Royally Romanced by Marie Donovan Tale of the Dressmaker and the Prince

Once upon a time, there lived an Italian prince named Georgio Di Leone. He was a stressed-out prince...and a very protective one. So, when his little sister announces she's getting married, he flies--first-class, of course--to the enchanted kingdom of New York City, where he meets Renata Pavoni, a wedding-dress maker who is all vintage pinup girl with twenty-first-century sex appeal.

Once they ride off together in his limousine, they indulge in some serious makeout action. But as things with her hot royal start to heat up, Renata wonders...can she find a "sexily ever after" with a real prince?


I'm not usually into the whole royalty thing but this book sounded interesting and I thought I would give it a go. Unfortunately, I found that it really wasn't my cup of tea.

Renata wasn't a bad character but I simply couldn't relate to her or root for her in any way. She was too brash and was written to epitomise every New Yorker stereotype and cliché you've ever heard. Georgio was fine but nothing overly special or someone that I would particularly swoon over. The pair's chemistry was only okay so it was surprising that the plentiful sex scenes were so scorchingly hot!

Having said that, at times this book read like random sex scenes with filler in between. Nothing exciting seemed to happen and it was hard to suspend belief that any of the things that did happen were likely. I'm sad to say that this was quite a forgettable romance. I won't be picking up the next two books in the series (Royally Seduced and Royally Claimed) and I'm sorry to say that I just can't recommend it. 2 stars.


224 pages

Jane Austen Guide to Happily Ever After by Elizabeth Kantor you stopped believing in happily ever after? Women today are settling for less than we want when it comes to men, relationships, sex, and marriage. But we don't have to, argues Elizabeth Kantor. Jane Austen can show us how to find the love we really want.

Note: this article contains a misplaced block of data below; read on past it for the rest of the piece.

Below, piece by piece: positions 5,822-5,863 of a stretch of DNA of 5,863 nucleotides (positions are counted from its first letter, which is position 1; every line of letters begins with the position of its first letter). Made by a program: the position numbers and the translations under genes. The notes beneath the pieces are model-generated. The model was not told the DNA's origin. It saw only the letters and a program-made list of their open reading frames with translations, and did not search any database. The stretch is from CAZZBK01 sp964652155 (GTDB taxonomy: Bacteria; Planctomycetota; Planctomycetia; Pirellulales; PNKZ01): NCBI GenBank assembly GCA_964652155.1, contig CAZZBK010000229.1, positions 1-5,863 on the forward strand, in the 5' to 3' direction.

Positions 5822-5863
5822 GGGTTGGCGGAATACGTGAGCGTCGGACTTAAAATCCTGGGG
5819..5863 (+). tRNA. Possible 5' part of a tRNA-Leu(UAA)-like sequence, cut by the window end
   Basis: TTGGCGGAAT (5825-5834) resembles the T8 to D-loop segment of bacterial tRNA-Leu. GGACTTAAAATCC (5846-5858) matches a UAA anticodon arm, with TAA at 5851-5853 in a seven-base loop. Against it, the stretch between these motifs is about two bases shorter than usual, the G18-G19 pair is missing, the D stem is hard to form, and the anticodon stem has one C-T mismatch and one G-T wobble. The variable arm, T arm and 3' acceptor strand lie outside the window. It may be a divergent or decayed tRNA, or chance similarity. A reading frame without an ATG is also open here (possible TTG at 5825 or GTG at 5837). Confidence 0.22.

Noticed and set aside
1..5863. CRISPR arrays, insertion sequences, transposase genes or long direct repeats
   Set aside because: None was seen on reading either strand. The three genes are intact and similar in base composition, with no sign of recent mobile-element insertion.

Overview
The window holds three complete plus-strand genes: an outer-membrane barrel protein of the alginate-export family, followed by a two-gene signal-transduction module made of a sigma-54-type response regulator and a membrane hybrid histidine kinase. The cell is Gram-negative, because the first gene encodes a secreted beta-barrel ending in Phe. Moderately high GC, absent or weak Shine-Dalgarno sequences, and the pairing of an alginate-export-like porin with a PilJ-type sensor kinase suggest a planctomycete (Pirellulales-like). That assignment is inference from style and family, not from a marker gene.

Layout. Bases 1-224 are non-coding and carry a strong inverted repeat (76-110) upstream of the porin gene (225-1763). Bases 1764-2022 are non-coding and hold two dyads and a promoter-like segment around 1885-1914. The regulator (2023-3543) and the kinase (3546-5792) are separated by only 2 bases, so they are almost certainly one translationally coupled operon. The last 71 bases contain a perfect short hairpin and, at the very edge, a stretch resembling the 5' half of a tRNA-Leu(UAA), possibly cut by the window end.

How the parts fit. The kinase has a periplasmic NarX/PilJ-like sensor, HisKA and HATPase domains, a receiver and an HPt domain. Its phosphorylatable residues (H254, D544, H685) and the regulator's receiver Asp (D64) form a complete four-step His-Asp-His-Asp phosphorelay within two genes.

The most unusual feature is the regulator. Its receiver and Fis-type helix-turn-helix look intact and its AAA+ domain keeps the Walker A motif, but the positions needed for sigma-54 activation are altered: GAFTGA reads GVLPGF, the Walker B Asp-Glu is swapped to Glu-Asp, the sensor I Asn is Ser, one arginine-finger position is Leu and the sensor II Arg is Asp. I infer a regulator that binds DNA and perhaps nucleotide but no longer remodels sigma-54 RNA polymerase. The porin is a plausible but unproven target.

In The Jane Austen Guide to Happily Ever After, Kantor reveals how the examples of Jane Austen heroines such as Elizabeth Bennett, Elinor Dashwood, and Anne Elliot can help us navigate the modern-day minefields of dating, love, relationships, and sex. 

By following in their footsteps-and steering clear of the sad endings suffered by characters such as Maria Bertram and Charlotte Lucas-modern women can discover the path to lifelong love and true happiness. 

Charged with honesty and humor, Kantor's book includes testimonies from modern women, pop culture parallels, the author's personal experiences and, of course, a thorough examination of Austen's beloved novels. 

Featuring characters and situations from all of Jane Austen's books (including unfinished novels, and stories not published in her lifetime), The Jane Austen Guide to Happily Ever After tackles the dating and relationship dilemmas that we face today, and equips modern women to approach our love lives with fresh insights distilled from the novels: 

* Don't be a tragic heroine 
* Pursue Elizabeth Bennet's "rational happiness" -learn what it is, and how you can find it 
* Don't let cynicism steal your happy ending 
* Why it's a mistake to look for your "soul mate" 
* Jane Austen's skeleton keys to a man's potential 
* How you should deal with men who are "afraid of commitment" (from Jane Austen's 8 case studies) 
* Learn how to arrange your own marriage-by falling in love the Jane Austen way.


At first glance, I expected this to be a fun and frothy book comparing dating in modern time to Jane Austen's - much like typical stocking filler fare. I was surprised and pleased to find this much more than I expected.

At a little over 360 pages and larger than a typical paperback, it feels fairly substantial (in a good way) and very good value for the price.

The premise of the book is that Jane Austen and her contemporaries have much to teach us with regards to love, romance, relationships and men. The author aims to teach the reader what to do in order to get yourself into a better position to have all of the aforementioned. Unfortunately she doesn't tell us where to find the good men!

I enjoyed the book and found it intelligent, refreshing and thought provoking. The writing was quite sharp and thankfully not disparaging to either sex. I think that some people may find the author's writing style a little bit harsh so I would suggest that this book may be like marmite depending on your frame of mind and own personality.

The book was also well researched and would make an interesting read for those interested in the Regency, with or without the love and dating aspect. This book is still fun but it's a lot more in depth than I expected.


386 pages

* I received this book from the publisher in exchange for an honest review. *

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